Going back up the hill I decided to avoid the motorway and as I followed the A249 to the A2 there seemed to be less and less snow. Along the A2 there was no evidence of snow at all.

The snow in my coffee cup had melted but I didn’t need to drink it and there is still a tin of boiled sweets in the glove compartment.

And if you are invited for screening, embarrassment won’t kill you but cancer can.

 

Plastic Less Lent

Our sea life seem to be drowning in a sea of plastic.

During the Channel Swim I saw very little plastic or rubbish of any kind in the Channel, however I watched “Blue Planet” with horror and shame at how we are abusing our earth. While training the swimmers I met were careful to avoid leaving rubbish and open water swimmers and surfers take part in beach litter picks and are taking action against pollution.

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El Greco’s “Saint Francis in Prayer before the Crucifix” (Museo de Bellas Artes Bilbao)

In the church, Lent is a season of reflection a time to recognise our sinful nature and to repent. Giving up something for Lent is a sign of repentance. The damage that we are doing to our planet is something that requires repentance and a change of attitudes.

So last year, rather than giving something up, I tried to use less plastic for Lent. The charity Tearfund promoted the idea of doing what we can rather than what we can’t and each week gave a suggestion for reducing plastic use. Some of the suggestions, such as keeping reusable bags in the car,  I was already doing; but I became more aware of how much we rely on single use plastic.

I joined a Facebook group Plastic Less Lent, where people shared ideas and encouraged one another. Some of the suggestions were helpful, although I wondered if some of the suggestions might just be creating  different problems. There is not much point in recycling if we don’t use things made out of recycled plastic. The properties that have made plastic so useful have also encouraged our throwaway society and I am trying to make a the 5 R’s a habit. The 5 R’s being Refuse, Reduce, Reuse, Repurpose, Recycle. The group also shared petitions and campaigns to raise attention and to encourage businesses to find alternatives to single use plastic.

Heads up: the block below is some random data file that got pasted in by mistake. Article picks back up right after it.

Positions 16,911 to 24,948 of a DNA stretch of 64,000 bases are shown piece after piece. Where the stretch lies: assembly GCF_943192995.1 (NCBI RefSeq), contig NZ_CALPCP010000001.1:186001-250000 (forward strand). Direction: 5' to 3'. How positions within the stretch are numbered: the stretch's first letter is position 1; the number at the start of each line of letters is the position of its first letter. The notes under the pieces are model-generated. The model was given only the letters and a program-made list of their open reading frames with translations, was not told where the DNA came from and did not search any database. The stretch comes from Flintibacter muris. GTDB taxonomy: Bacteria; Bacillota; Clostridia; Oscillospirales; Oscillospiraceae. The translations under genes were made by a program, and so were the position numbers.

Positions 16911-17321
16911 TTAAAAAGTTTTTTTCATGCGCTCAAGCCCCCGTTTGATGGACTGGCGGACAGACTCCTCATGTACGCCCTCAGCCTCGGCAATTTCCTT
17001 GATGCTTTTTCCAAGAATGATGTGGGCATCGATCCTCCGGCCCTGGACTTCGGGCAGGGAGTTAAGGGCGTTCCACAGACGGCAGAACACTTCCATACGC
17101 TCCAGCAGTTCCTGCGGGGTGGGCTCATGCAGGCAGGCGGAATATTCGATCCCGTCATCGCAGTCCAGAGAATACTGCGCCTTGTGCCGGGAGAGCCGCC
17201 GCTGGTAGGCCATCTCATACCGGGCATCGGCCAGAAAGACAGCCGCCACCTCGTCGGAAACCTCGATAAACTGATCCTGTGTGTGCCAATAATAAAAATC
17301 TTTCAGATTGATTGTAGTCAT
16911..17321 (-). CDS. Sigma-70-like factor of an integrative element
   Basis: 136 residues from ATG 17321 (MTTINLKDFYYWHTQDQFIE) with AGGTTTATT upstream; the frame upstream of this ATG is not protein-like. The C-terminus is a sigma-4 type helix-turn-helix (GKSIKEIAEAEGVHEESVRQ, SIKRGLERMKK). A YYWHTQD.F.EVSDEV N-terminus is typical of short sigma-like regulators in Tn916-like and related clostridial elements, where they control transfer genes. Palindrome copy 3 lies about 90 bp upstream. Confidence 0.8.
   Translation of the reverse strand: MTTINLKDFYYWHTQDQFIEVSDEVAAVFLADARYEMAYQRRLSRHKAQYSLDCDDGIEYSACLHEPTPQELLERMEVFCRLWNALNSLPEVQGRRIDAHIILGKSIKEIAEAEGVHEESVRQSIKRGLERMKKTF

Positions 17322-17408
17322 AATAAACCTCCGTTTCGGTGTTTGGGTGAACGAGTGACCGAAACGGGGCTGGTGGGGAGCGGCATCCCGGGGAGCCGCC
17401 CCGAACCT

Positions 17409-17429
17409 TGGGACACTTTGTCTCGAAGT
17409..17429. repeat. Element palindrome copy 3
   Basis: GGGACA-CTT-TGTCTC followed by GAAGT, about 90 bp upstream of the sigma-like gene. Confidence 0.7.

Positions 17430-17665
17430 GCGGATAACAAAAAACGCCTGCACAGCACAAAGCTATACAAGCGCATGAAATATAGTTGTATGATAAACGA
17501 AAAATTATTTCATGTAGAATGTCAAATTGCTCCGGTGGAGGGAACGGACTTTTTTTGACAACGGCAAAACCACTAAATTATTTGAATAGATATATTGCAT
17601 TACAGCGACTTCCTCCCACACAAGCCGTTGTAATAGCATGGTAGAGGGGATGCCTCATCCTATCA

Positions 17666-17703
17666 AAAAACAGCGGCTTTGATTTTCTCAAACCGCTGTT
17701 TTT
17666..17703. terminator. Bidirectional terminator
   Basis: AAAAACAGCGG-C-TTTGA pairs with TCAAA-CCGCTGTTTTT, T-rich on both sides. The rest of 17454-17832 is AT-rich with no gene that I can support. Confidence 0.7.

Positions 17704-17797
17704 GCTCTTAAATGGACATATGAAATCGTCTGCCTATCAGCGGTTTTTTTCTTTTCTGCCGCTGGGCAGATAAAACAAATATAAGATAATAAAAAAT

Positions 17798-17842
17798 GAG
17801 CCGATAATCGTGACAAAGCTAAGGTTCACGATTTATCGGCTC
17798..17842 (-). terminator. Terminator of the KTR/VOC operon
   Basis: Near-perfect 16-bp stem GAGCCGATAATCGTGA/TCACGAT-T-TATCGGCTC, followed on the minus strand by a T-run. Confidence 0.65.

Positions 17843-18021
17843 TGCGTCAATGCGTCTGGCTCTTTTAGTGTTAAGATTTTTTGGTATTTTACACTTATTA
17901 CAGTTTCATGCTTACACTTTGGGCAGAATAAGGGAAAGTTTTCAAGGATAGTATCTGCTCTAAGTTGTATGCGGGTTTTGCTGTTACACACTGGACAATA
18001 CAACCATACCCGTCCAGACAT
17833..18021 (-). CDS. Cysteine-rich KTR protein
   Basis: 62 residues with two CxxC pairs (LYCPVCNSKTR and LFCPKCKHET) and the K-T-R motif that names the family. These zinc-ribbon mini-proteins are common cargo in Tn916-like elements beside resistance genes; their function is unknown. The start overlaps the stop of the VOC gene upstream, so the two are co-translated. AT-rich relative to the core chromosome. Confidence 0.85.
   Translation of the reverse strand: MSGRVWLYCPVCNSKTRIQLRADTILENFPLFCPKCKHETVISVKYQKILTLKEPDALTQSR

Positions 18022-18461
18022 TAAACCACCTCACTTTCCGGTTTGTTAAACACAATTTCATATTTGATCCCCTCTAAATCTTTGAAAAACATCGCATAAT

I am still aware of how much plastic I use, but some of the actions I took last year have now becoming a habit and so this year I am again trying to use less plastic for Lent.

Green Anglican www.greenanglicans.org has a Less Plastic for Lent calendar which I am following, and intend to write about in this blog.

A Prayer for Ash Wednesday (from Green Anglicans)

Giver of Life, in the midst of poisoned water, I weep with creation,

In the midst of polluted air I weep with creation,

In the midst of mountains of waste, I weep with creation.

Great British Swim

I have been following Ross Edgley’s Epic Swim since the start in June. I have cut back on my swimming, due to injury, after completing the channel relay, but he has continued swimming, every day, for more than twice as many hours as I had. I am in awe and when I heard that he wanted 300 swimmers to swim the last mile with him when he finished, in Margate on 4th November, I was eager to be one of them. I was at the computer the moment entries opened and thrilled to be one of the 300.

The temperature dropped the week before, and it began to feel like autumn. On the 3rd, I had a dip in the sea, after Whitstable parkrun and I was pleased I had opted to wear a wetsuit. On a positive note, the sea was as therapeutic as an ice pack for my injury, and my hands were still cold enough to make pastry, when I got home. It was Whitstable parkrun’s 8th anniversary and I spent the afternoon baking some goodies for the buffet. Then I packed my swim bag, to be ready for an early start. I decided to try on my wetsuit before I packed it. I had bought it last year in Aldi and had only worn it once and it is too long for me. Trying it on I couldn’t get it over my thighs. A bit of talc helped, but then I realised I’d need something to stop it chafing my neck.